Former FBI director James Comey argued on Sunday that the Senate Intelligence Committee's report on 2016 Russian interference "blows up" President Trump and Attorney General Bill Barr's claims that the FBI's Russia investigation was unjustified and a "hoax."

Why it matters: The 966-page bipartisan report, which goes into more detail than the Mueller report, found that Trump campaign manager Paul Manafort passed sensitive internal polling data and strategy to a Russian intelligence officer who may have been involved in the hacking of Democratic emails.

The big picture: Barr has tapped veteran prosecutor John Durham to conduct a sweeping investigation into the origins of the FBI's Russia probe, which Trump and his allies have long claimed was a political hit job engineered by Comey and other Obama-era officials.

  • That investigation netted its first criminal charge last week from Kevin Clinesmith, a former FBI lawyer who pleaded guilty to altering an email used to obtain a surveillance warrant for former Trump campaign adviser Carter Page.
  • Former CIA director John Brennan was interviewed by Durham on Friday and informed that he was neither a subject nor a target of the investigation, according to a spokesperson. Comey said on Sunday that he has had "no contact" with Durham and "can't imagine" that he is a target of the probe.

What he's saying: "The Senate Intelligence Committee was looking at all information they could gather. Mueller was approaching it as a prosecutor, trying to see what evidence he could bring into court to prove something beyond a reasonable doubt," Comey said on CBS News' "Face the Nation.

  • "So the Senate Intelligence Committee could look much more broadly, and as you said, came to this conclusion that the head of Trump's campaign was funneling information to a Russian intelligence officer — someone he likely knew was a Russian intelligence officer."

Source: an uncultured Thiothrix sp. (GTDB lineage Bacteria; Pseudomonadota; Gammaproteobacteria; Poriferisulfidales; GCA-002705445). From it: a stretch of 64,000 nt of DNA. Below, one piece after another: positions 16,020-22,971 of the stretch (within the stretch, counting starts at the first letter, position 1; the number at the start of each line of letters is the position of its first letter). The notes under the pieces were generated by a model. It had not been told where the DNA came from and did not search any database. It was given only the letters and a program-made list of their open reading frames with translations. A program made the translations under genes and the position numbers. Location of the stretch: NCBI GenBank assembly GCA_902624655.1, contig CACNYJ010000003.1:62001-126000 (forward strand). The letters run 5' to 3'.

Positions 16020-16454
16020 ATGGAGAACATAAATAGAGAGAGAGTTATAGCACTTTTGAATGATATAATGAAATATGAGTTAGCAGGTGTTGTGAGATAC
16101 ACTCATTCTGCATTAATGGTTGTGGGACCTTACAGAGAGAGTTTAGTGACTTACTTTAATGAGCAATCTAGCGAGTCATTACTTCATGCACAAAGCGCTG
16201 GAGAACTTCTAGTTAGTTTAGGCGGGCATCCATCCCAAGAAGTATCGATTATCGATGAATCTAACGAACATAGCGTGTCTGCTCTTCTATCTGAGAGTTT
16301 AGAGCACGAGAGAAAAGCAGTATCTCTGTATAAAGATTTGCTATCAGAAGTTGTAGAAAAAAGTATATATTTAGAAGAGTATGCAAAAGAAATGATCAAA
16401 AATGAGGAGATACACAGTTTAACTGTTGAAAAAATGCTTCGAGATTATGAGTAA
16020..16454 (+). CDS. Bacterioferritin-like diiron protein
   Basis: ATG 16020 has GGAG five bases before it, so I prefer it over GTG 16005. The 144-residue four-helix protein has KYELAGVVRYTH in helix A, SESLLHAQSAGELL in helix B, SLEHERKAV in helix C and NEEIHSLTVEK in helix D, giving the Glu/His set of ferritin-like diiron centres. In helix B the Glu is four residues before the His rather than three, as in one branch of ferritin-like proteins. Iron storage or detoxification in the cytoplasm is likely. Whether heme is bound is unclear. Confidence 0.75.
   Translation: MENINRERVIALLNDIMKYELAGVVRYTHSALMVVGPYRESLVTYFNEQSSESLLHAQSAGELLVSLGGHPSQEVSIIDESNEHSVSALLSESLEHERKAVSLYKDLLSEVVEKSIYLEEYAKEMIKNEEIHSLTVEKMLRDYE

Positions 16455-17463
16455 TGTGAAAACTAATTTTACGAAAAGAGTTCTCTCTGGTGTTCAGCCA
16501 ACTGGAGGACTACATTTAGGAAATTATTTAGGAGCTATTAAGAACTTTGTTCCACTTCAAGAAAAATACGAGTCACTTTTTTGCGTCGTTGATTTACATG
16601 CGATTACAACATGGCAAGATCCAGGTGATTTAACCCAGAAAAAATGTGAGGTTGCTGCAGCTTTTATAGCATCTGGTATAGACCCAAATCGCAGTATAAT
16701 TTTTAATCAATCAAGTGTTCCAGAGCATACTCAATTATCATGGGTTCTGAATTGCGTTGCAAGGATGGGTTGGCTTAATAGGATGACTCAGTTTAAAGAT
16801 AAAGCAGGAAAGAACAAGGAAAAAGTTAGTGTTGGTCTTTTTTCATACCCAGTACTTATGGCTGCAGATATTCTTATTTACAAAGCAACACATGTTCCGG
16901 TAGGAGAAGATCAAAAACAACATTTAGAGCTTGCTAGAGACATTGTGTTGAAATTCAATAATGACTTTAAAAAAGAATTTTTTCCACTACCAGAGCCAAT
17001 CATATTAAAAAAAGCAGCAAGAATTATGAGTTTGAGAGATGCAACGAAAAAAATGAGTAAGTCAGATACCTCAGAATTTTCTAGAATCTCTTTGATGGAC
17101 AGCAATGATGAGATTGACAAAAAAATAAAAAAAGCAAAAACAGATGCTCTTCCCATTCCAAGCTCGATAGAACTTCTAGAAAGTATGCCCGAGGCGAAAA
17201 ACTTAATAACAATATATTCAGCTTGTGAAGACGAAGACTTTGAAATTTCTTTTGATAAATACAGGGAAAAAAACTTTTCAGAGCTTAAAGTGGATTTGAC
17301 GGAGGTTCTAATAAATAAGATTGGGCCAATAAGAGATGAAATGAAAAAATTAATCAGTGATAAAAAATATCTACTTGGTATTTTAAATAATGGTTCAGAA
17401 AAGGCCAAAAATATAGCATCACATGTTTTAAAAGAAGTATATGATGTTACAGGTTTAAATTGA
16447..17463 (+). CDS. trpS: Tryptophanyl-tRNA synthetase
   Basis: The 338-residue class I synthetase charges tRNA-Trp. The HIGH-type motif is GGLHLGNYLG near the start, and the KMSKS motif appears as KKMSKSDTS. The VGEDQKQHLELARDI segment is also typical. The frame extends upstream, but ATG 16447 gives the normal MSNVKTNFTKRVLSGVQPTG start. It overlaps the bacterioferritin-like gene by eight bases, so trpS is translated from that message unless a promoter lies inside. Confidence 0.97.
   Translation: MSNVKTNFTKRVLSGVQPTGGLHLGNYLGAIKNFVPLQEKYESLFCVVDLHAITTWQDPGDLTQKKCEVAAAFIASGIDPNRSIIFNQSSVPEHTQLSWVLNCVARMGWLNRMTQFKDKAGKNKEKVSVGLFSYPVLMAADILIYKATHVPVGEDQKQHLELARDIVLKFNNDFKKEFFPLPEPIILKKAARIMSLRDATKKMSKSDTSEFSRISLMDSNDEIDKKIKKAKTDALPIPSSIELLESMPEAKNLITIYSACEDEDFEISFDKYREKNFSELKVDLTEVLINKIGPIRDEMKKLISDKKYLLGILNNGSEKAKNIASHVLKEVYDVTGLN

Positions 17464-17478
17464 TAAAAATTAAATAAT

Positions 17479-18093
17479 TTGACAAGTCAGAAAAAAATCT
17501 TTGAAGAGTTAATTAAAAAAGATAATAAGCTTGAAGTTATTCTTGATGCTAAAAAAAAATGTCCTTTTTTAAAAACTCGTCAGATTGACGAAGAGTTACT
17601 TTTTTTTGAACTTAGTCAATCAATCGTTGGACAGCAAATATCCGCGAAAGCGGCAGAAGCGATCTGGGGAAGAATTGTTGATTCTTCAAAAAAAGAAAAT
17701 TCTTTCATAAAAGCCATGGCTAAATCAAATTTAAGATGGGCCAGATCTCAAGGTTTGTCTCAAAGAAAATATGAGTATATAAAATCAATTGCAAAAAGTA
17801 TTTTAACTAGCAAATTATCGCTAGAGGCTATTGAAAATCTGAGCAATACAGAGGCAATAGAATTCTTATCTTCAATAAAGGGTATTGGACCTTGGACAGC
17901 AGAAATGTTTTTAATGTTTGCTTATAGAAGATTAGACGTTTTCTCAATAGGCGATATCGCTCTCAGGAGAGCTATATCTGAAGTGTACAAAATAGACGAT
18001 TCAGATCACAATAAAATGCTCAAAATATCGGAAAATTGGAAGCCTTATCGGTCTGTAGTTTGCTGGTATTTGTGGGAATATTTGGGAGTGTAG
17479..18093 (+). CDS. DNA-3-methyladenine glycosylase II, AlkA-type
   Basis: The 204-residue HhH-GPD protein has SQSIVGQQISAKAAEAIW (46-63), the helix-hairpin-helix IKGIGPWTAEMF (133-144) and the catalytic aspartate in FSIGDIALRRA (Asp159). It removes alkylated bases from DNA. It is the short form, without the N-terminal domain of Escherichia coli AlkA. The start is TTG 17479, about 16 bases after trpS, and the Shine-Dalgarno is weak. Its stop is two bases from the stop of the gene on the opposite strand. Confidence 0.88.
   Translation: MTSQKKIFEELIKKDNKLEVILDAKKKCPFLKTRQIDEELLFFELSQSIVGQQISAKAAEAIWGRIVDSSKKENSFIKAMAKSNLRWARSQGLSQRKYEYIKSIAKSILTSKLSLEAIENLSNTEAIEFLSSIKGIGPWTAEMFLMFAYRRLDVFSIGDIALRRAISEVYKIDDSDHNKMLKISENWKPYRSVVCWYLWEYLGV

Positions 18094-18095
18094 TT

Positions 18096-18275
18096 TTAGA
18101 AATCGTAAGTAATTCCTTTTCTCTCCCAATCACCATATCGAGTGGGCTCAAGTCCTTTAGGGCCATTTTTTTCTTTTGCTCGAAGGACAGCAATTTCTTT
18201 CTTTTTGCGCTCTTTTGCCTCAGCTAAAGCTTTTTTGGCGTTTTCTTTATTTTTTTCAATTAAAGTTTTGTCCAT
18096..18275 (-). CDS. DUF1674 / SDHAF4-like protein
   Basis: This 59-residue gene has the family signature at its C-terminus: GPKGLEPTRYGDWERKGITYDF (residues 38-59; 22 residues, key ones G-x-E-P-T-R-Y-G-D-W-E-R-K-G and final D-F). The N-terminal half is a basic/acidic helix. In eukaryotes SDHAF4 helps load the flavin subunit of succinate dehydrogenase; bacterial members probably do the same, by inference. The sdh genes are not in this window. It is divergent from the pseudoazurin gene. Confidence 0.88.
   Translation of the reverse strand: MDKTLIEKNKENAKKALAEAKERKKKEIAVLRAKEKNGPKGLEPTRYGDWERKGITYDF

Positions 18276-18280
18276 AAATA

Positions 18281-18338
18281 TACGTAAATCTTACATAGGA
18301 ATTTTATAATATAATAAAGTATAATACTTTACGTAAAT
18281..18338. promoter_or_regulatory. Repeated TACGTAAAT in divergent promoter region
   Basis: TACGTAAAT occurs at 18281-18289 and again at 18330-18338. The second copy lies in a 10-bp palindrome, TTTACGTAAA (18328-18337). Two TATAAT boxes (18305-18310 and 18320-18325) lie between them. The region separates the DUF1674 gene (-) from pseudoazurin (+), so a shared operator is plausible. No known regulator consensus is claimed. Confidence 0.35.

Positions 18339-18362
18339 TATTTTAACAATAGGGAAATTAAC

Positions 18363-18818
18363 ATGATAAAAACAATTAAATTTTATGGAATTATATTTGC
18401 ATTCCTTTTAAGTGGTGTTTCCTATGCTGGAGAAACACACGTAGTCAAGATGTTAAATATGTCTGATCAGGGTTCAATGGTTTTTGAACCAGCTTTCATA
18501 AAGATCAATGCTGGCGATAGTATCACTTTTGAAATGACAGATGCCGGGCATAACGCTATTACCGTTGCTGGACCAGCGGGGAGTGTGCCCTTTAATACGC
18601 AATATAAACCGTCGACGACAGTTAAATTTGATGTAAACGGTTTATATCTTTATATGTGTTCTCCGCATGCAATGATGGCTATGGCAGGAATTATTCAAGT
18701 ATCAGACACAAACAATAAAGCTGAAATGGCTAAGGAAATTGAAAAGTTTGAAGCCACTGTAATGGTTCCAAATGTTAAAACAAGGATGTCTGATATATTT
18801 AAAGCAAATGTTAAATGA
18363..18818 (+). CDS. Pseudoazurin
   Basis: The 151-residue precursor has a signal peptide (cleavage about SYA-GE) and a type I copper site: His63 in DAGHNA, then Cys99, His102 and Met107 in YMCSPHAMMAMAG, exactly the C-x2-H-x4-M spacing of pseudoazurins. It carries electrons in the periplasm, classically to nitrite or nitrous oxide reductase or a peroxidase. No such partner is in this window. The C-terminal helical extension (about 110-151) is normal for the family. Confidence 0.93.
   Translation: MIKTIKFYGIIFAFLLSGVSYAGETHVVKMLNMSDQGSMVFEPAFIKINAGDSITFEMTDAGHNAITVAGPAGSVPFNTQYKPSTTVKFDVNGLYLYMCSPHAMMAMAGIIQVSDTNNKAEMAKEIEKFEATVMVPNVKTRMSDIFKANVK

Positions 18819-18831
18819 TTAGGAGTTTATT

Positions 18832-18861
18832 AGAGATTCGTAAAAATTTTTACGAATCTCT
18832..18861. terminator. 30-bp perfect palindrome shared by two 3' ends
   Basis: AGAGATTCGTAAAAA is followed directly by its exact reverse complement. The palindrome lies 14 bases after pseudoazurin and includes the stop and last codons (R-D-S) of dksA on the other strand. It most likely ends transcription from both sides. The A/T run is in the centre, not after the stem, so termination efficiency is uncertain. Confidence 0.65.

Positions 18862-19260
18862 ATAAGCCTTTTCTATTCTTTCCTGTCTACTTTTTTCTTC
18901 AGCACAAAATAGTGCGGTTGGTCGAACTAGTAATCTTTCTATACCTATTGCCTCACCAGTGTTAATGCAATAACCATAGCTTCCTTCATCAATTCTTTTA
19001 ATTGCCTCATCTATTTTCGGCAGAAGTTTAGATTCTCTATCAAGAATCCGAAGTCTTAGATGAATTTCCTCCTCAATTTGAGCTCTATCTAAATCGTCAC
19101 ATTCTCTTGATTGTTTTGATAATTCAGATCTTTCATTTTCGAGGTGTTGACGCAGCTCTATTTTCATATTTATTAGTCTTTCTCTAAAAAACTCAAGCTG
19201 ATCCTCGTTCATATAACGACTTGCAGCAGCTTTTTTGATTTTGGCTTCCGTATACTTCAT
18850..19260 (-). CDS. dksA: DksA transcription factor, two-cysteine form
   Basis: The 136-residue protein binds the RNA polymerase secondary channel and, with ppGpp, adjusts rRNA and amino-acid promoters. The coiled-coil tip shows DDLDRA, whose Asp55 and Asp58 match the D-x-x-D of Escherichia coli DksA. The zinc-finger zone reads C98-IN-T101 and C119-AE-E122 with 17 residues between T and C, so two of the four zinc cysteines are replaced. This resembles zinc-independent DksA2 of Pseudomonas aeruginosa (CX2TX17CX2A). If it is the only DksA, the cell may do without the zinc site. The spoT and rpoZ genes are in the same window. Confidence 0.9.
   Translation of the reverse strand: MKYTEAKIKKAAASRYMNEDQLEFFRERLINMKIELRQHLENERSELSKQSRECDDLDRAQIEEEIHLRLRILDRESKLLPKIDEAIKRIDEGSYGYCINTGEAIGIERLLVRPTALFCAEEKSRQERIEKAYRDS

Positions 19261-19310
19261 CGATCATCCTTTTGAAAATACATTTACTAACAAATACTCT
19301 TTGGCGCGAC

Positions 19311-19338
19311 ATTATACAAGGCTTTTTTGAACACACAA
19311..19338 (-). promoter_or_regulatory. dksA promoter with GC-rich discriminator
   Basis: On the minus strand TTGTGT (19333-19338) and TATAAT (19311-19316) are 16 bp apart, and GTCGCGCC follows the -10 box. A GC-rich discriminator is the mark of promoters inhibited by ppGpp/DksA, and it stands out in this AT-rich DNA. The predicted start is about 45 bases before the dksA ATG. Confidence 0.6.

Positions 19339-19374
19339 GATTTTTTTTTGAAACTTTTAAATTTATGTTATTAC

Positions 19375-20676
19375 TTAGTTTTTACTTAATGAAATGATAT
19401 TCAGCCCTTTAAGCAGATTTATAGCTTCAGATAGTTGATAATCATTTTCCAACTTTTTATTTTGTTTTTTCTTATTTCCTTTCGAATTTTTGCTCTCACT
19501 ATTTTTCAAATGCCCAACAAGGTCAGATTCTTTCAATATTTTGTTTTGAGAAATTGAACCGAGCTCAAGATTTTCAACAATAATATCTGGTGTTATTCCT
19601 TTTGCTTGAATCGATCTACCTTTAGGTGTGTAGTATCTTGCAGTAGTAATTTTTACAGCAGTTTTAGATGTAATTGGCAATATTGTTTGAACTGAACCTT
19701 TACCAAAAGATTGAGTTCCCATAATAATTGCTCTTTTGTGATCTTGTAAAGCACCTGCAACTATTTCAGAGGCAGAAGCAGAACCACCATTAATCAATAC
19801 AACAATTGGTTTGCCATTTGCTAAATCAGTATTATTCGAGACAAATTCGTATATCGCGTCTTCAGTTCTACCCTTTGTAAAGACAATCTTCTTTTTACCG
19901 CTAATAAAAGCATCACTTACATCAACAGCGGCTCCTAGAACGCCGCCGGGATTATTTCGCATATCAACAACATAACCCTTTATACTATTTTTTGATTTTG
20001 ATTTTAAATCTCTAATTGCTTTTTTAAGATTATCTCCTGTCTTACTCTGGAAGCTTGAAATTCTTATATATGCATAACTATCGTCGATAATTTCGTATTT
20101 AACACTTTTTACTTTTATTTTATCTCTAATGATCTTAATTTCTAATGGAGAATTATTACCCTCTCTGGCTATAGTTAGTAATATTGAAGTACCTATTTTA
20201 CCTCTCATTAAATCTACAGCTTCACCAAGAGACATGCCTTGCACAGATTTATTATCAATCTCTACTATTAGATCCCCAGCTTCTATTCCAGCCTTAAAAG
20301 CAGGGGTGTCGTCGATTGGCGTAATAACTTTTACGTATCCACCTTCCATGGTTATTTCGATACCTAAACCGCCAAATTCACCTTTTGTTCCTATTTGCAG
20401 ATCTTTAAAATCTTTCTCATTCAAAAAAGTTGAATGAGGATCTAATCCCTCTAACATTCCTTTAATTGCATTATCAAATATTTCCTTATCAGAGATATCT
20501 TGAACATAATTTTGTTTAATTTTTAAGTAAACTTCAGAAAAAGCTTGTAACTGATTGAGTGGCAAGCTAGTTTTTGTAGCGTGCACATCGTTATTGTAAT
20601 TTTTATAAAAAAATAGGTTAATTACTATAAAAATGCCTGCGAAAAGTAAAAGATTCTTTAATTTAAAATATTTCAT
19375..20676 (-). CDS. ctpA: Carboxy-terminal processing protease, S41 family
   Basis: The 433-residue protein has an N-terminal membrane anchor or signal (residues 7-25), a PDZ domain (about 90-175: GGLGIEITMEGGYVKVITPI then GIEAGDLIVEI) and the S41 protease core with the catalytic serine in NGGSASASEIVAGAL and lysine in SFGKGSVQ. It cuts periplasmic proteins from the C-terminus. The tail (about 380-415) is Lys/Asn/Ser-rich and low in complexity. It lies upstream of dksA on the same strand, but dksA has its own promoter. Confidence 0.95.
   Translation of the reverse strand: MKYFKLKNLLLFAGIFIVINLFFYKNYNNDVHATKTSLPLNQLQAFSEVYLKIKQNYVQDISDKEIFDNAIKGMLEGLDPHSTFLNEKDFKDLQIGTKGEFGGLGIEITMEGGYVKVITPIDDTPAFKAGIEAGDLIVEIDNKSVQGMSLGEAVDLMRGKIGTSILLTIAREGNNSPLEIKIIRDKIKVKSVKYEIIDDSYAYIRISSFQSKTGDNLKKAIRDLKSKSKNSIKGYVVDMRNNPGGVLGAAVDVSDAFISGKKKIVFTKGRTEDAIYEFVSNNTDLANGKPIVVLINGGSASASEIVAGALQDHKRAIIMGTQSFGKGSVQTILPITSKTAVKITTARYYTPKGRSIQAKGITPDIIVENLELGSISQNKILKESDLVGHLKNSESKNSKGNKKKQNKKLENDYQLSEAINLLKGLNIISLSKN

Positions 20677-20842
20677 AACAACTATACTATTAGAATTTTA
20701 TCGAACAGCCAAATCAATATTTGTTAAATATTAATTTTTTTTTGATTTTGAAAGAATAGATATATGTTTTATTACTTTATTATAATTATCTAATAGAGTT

• "Let that sink in, and ask yourself: So there was nothing to investigate here, as Bill Barr said? It was a hoax? The Republicans have exploded that nonsense."

Between the lines: The Senate report was also critical of the FBI and its failures to alert the Democratic National Committee of the full threat of the Russian interference effort. Comey acknowledged that this is "fair criticism."

  • Asked why he never considered the scenario of Russian interference as FBI director, Comey responded, "I don't know why. It didn't occur to us that the Russians were doing something they had never done before, which is to weaponize and actually fire stolen material at our democratic process."
  • "Looking back in hindsight, it seems obvious. I don't know the answer as to why nobody in the intelligence community, none of the analysts, saw this coming."

Go deeper: Top Democrat says Senate Intel Committee voted 14-1 to pass Russia report

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Biden's hardline Russia reset

Photo Illustration: Eniola Odetunde/Axios. Getty Images photos: Mark Reinstein

When he talks about Russia, Joe Biden has sounded like Ronald Reagan all summer, setting up a potential Day 1 confrontation with Russian President Vladimir Putin if Biden were to win.

Why it matters: Biden has promised a forceful response against Russia for both election interference and alleged bounty payments to target American troops in Afghanistan. But being tougher than President Trump could be the easy part. The risk is overdoing it and making diplomacy impossible.

Engel drops subpoena against Pompeo after receiving records on Hunter Biden probe

Secretary of State Mike Pompeo in Washington, D.C., on Sept. 16. Photo: Nicholas Kamm/POOL/AFP via Getty Images

Rep. Eliot Engel (D-N.Y.), chair of the House Foreign Affairs Committee, withdrew a subpoena and contempt threat against Secretary of State Mike Pompeo on Friday, after the State Department gave the committee more than 16,000 pages of records related to a probe into Hunter Biden's work for Ukrainian energy company Burisma.

Why it matters: House Democrats sought the documents to understand the direction of the Senate Homeland Security Committee's investigation into Hunter Biden led by Chairman Ron Johnson (R-Wis.), who plans to release a report on the investigation before the election.

Susan Collins says Senate should postpone Supreme Court vote

Sen. Susan Collins. Photo: Tom Williams/Getty Images

Sen. Susan Collins (R-Maine) said in a statement Saturday she believes whoever is elected in the 2020 presidential race should pick the nominee to fill Justice Ruth Bader Ginsburg's Supreme Court seat.

Why it matters: Collins will be key in how the nomination process plays out. As one of the most centrist Senate Republicans, whether or not the Senate confirms Trump's SCOTUS nominee could hinge on her vote.